It is the independence of independent schools that offers to them the four essential freedoms that make independent schools strong:
- The freedom to define their own mission (why they exist, whom they serve).
- The freedom to regulate admissions (admitting only those students appropriate to the mission).
- The freedom to define teacher credentials (hiring, particularly in the middle school and upper school grades, liberal arts graduates who have majored in a discipline and who have a passion about teaching the subject)
- The freedom to teach what the teachers decide is important (free from state curricular and textbook mandates).
It is important to note that independent schools are not “elitist” in any way except in terms of academic expectations: The typical independent school often has more diversity (racially, ethnically and socio-economically) than the neighboring public schools (many of which are quite homogeneous). The socio-economic diversity of independent schools, for example, is supported by a significant commitment to financial aid: Independent school students come from all family income levels, and 25% of them typically are supported by financial aid.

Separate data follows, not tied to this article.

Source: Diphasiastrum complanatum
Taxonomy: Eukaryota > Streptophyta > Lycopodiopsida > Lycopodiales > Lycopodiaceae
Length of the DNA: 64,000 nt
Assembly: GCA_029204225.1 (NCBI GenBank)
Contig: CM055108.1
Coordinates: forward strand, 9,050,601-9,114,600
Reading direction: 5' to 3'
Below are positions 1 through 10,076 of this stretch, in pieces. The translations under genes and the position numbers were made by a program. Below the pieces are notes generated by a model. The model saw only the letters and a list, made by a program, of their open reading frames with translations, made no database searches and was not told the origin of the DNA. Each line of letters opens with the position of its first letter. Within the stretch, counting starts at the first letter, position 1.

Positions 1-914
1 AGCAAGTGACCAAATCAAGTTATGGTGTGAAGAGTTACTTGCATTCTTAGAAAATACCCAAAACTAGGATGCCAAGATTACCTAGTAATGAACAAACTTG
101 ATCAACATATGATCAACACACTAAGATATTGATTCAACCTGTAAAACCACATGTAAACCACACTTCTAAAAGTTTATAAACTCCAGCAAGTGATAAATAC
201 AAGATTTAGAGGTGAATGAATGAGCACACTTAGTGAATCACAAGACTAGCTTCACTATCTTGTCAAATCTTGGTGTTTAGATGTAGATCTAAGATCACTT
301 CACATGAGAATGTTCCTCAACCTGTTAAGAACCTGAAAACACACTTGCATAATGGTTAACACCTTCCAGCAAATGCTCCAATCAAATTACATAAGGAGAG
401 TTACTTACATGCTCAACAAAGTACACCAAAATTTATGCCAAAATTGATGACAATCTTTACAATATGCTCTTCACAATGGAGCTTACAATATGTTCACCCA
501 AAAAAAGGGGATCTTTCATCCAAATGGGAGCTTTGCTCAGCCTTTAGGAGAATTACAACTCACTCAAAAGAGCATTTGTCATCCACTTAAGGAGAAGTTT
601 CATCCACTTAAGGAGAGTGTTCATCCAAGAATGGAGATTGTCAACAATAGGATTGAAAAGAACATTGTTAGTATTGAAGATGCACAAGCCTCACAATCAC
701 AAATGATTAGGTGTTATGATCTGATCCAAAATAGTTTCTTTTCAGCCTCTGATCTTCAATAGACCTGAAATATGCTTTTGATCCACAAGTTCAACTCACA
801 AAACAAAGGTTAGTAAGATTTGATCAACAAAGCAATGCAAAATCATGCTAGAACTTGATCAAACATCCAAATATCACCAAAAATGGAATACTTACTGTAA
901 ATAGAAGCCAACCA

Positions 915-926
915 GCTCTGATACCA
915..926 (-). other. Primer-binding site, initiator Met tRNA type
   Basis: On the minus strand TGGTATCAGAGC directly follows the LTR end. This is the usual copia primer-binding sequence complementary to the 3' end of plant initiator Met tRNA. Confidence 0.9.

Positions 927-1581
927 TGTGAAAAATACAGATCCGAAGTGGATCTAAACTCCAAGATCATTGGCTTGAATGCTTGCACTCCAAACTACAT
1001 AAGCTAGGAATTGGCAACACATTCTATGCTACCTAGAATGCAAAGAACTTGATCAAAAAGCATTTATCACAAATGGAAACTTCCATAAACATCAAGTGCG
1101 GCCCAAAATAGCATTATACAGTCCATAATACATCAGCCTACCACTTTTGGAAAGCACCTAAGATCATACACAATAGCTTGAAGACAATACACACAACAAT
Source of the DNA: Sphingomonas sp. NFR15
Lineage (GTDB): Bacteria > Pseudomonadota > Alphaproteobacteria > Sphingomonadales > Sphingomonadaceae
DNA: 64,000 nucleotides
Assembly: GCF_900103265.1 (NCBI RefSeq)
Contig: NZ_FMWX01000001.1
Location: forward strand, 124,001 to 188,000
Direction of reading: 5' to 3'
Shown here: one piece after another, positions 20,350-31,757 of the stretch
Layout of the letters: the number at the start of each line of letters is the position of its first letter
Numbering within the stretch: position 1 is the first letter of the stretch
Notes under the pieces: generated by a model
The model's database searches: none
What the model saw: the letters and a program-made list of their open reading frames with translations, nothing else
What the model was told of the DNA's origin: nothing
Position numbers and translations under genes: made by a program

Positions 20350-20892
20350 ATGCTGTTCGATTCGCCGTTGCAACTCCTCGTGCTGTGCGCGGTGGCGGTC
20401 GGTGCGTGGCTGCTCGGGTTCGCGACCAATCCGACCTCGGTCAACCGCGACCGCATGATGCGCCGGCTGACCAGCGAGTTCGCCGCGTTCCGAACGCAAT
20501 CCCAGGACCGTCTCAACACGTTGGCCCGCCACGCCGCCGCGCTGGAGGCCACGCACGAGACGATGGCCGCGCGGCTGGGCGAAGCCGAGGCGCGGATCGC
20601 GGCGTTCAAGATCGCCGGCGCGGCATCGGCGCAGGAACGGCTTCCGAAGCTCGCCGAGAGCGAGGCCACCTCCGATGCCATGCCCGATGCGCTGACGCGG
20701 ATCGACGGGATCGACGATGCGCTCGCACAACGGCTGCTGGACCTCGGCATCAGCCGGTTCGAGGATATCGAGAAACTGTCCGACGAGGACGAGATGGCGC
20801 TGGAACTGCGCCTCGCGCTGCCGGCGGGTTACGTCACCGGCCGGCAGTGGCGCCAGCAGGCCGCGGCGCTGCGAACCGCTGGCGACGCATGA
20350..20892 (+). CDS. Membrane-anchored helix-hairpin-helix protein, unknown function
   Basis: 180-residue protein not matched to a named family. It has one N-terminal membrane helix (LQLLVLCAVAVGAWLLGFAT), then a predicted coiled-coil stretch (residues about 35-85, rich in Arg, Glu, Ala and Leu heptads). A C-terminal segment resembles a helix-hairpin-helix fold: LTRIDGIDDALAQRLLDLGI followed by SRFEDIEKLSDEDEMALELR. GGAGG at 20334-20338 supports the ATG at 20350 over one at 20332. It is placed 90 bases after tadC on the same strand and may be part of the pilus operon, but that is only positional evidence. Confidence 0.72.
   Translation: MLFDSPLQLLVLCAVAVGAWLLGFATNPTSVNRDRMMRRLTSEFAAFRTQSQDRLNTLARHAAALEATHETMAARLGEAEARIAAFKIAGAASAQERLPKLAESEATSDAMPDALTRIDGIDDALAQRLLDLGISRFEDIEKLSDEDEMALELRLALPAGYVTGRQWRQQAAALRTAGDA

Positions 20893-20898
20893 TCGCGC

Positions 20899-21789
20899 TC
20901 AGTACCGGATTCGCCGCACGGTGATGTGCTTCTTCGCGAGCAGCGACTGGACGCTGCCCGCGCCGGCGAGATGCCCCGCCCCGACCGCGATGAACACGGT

Although independent schools continue to attract “legacies” (i.e., relatives and siblings of graduates and current students), the largest contingent of independent school students now comes from erstwhile public school families, sometimes refugees from public schools that are failing in one way or another but increasingly converts from “good public schools”: i.e., those public schools privileged with an economic base and socio-economic demographics that make them otherwise comparable to independent schools.